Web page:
The "churkey" owes its distinctive look to a complex genetic mutation, according to scientists.
Experts at Edinburgh University set out to discover how the Transylvanian naked neck chicken came by its appearance.
The bird, which has also been dubbed the turken, has the neck of a turkey and the body of a chicken.
The scientists said the effects of the genetic mutation were enhanced by a vitamin A-derived substance produced around the bird's neck.
This causes a protein, BMP12, to be produced, suppressing feather growth and causing the bird to have its bald neck, according to researchers at the Roslin Institute at Edinburgh University.
The team said the findings could help poultry production in hot countries because chickens with naked necks were better equipped to withstand the heat.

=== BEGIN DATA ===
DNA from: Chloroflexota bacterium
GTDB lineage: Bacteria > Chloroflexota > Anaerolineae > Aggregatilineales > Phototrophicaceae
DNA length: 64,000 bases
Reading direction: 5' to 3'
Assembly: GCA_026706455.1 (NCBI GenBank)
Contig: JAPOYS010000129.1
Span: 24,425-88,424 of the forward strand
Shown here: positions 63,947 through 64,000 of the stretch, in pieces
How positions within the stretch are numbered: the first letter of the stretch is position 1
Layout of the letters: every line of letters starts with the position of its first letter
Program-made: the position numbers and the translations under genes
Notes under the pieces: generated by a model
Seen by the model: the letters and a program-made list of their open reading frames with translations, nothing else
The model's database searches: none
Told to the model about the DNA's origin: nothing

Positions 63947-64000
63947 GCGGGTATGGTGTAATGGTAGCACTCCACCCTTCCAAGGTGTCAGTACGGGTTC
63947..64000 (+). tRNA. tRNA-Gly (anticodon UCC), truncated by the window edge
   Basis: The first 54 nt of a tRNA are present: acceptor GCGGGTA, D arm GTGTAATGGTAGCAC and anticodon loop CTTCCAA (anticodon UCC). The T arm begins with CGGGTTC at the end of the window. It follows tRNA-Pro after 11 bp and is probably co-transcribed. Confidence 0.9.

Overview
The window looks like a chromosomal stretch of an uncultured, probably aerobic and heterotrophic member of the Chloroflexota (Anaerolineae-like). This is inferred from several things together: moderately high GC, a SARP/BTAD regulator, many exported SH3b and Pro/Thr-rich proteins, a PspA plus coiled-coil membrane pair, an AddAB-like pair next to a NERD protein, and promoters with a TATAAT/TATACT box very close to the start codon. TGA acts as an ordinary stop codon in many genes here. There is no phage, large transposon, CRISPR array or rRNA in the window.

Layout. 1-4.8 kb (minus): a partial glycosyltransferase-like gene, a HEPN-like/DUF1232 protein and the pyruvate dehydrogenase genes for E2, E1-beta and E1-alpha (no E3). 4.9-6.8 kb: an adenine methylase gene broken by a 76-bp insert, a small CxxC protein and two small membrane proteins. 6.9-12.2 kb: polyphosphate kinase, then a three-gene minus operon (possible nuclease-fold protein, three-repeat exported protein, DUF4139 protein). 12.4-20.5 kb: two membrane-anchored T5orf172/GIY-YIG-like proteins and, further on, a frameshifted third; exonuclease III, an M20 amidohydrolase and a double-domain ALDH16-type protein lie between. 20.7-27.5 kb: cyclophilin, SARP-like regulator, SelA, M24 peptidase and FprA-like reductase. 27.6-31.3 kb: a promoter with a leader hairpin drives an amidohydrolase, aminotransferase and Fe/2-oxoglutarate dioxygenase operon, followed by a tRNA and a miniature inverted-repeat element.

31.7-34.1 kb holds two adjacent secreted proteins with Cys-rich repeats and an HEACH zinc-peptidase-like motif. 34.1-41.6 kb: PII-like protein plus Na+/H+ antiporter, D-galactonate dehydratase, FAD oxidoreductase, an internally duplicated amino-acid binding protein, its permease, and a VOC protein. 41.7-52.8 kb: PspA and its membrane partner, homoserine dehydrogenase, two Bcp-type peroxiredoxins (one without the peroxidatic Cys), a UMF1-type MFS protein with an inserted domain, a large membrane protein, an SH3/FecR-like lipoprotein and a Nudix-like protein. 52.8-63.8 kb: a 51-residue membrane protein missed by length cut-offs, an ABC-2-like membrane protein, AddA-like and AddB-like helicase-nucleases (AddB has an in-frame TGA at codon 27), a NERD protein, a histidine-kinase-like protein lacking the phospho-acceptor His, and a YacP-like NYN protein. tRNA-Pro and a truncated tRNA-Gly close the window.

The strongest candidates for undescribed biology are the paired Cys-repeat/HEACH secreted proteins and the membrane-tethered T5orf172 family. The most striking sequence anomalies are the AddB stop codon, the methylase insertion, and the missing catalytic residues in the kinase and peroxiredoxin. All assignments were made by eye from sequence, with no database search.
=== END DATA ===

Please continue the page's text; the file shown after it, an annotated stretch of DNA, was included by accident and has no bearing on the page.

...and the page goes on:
They also have implications for understanding how birds, including vultures, evolved to have featherless necks.
Transylvanian naked neck chickens, which are thought to have originated from the north of Romania, were introduced to Britain in the 1920s.
Researchers analysed DNA samples from naked neck chickens in Mexico, France and Hungary to find the genetic mutation.
Skin samples from embryonic chickens were also analysed using complex mathematical modelling.
Dr Denis Headon, who led the research, said: "Not only does this help our understanding of developmental biology and give insight into how different breeds have evolved, but it could have practical implications for helping poultry production in hot countries, including those in the developing world."
The research, published in the journal PLoS, was funded by the Biotechnology and Biological Sciences Research Council.